Mobile communication and local information flow: Evidence from distracted driving laws

Nerissa C. Brown, Han Stice, Roger M. White

Research output: Contribution to journalArticlepeer-review


We examine the influence of mobile communication on local information flow and local investor activity using the enforcement of statewide distracted driving restrictions, which are exogenous events that constrain mobile communication while driving. By restricting mobile communication across a potentially sizable set of local individuals, these restrictions could inhibit local information flow and, in turn, the market activity of stocks headquartered in enforcement states. We first document a decline in Google search activity for local stocks when restrictions take effect, suggesting that constraints on mobile communication significantly affect individuals' information search activity. We further find significant declines in local trading volume when restrictions are enforced. This drop in liquidity is (1) attenuated when laws provide substitutive means of mobile communication and (2) magnified when locals have long car commutes and when their daily commutes overlap with regular exchange hours. Moreover, trading volume suffers the most for local stocks with lower institutional ownership, less analyst coverage, and more intangible information. Additional analyses show lower intraday volume during local commute times when mobile connectivity is constrained. Together, our results suggest that local information and local investors matter in stock markets and that mobile communication is an important mechanism through which these elements operate to affect liquidity and price discovery.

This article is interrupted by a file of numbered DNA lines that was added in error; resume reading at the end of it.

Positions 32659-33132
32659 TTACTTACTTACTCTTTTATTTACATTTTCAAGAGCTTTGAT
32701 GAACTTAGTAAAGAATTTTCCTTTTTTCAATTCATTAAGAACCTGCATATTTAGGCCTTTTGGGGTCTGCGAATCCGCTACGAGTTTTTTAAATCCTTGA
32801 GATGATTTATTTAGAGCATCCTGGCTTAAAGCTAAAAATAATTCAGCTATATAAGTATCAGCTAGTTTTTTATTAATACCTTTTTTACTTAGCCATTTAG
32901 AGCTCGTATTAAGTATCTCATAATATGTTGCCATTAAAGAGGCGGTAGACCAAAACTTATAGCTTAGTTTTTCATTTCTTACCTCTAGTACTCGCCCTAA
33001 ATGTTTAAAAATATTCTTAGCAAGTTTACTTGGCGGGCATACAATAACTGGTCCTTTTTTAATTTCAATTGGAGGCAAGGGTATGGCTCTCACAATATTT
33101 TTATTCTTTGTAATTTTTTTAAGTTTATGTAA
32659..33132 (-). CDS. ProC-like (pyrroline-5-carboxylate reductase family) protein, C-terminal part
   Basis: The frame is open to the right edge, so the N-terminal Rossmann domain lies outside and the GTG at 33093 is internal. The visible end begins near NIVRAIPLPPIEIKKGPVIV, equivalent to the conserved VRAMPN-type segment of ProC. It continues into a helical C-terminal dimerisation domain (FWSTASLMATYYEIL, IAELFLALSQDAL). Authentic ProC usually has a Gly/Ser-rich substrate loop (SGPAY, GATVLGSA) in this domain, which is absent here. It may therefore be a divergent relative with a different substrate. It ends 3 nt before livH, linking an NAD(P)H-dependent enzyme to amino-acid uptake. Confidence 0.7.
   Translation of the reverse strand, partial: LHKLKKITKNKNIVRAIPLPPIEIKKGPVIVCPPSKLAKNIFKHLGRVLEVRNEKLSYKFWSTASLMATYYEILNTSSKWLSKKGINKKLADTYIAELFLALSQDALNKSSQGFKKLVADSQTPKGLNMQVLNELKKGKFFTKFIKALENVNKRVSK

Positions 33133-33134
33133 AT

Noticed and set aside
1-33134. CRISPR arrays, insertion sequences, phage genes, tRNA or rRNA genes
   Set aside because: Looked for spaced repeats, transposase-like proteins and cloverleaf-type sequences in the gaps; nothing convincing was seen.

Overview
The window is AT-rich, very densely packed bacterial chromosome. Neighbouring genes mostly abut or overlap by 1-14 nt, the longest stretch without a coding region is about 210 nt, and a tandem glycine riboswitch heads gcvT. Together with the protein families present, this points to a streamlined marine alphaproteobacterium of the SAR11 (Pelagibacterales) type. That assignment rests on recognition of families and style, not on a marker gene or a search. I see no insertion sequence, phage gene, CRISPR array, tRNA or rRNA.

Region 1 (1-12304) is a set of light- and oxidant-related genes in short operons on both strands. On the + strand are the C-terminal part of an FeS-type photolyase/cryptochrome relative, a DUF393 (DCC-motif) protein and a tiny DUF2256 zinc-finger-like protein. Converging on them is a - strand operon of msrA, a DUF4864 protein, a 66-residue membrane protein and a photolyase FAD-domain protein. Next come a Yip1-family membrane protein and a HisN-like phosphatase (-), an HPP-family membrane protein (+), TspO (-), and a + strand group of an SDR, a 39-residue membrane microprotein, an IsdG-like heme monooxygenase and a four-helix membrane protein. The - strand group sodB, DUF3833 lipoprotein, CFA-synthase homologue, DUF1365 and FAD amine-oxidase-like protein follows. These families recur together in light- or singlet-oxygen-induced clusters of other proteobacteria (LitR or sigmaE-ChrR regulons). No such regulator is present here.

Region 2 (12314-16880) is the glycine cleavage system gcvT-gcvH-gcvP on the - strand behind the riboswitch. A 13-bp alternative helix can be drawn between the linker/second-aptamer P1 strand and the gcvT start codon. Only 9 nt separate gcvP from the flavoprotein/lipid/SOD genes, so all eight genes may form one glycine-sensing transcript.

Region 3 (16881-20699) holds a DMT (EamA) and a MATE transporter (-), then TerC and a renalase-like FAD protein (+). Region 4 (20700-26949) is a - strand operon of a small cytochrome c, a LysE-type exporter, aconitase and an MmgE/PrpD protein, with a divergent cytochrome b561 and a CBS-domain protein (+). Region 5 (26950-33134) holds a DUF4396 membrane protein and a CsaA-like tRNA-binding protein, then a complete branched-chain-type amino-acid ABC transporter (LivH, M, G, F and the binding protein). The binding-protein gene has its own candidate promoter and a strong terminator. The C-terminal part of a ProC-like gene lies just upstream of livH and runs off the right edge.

Original languageEnglish (US)
Pages (from-to)275-329
Number of pages55
JournalJournal of Accounting Research
Issue number2
StatePublished - May 1 2015
Externally publishedYes


  • Liquidity
  • Local bias
  • Mobile communication

ASJC Scopus subject areas

  • Accounting
  • Finance
  • Economics and Econometrics


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